Counting women’s work

23 Sep 2019 - 14:15


The Counting Women’s Work is an international project which measures the gendered economy, including unpaid care work. The project provides data and analysis to help develop better policies on economic development, care for children and the elderly, investments in human capital, and gender equity in the workplace and the home. Valuing unpaid care work is important because care-giving sustains families and, ultimately, helps to preserve society. While it contributes considerably towards a country’s total welfare and economic output, the value of unpaid care has been difficult to determine because standard measures of economy only include care if it is paid for.

The CWW is a project within the National Transfer Accounts (NTA) project which stretches across 60 countries and uses standardised methodologies and tools to measure how people at each age produce, consume and share resources and save for the future. The CWW’s specific contribution to the NTA is to give insight on how males and females across all ages produce, consume, transfer and save, as well as to estimate the time and monetary value of unpaid care within households. Unpaid care includes housework such as cooking, cleaning, household management and maintenance, and direct care provided to children, elders, and the community. CWW results are also able to inform the United Nations Sustainable Development Goal indicators relating to gender.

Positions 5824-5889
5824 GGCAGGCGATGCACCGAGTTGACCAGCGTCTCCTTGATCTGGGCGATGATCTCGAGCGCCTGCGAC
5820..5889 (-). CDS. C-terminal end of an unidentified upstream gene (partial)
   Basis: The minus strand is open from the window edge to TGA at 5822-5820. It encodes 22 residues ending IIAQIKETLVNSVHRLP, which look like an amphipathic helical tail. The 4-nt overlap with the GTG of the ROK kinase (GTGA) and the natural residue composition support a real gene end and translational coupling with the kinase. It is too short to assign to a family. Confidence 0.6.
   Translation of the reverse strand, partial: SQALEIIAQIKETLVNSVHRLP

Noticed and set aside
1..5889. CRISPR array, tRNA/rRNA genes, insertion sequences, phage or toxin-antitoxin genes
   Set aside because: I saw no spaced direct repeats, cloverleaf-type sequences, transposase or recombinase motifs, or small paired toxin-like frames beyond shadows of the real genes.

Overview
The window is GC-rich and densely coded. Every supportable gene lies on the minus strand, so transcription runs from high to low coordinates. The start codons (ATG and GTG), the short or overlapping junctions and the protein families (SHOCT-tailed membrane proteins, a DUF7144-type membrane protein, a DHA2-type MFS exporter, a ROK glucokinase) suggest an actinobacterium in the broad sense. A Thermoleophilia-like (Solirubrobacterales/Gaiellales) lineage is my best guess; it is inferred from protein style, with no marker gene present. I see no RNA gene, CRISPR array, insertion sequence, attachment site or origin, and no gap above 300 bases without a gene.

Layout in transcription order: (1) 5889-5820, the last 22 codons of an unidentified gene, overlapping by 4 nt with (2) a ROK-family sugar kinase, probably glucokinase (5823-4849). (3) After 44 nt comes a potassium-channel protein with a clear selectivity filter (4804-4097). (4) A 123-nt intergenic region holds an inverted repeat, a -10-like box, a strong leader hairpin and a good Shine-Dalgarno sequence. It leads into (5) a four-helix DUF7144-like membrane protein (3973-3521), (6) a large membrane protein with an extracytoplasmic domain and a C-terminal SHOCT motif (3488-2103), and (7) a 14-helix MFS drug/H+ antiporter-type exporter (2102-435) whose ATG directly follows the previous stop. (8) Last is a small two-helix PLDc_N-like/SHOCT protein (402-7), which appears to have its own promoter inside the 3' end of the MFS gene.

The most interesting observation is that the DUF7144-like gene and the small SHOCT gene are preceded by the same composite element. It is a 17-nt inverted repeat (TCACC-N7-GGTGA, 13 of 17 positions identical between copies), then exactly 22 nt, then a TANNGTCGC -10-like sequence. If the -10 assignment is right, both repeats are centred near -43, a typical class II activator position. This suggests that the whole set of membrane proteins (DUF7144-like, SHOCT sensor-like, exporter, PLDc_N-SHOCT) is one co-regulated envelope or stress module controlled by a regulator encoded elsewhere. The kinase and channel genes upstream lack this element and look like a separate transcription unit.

South Africa’s women carry unpaid care burden

The South African component of the CWW research spans data analysis for 2000 and 2010, respectively. DPRU researcher and CWW South Africa project coordinator, Morné Oosthuizen, says the findings show that women still do the vast majority of unpaid care work: “By drawing on the Time Use Survey 2010 data from Statistics South Africa and NTA data for 2010, household production is valued at R749.9 billion in 2010. Almost three-quarters of this household production was contributed by females.”

Oosthuizen used a specialist replacement wage to calculate household production in monetary terms and found that such production was equivalent to 27.3% of GDP. “To put this into context, labour income is estimated at 51.1% of GDP. Females contribute 73.8% of the value of household production, while 57% of the total was accounted for by women and men aged 18 to 39 years.”

Source: Oosthuizen, M. (2018) Counting Women’s Work in South Africa. Incorporating Unpaid Work into
Estimates of the Economic Lifecycle in 2010.
Cape Town: Development Policy Research Unit, University of Cape Town. P. 12.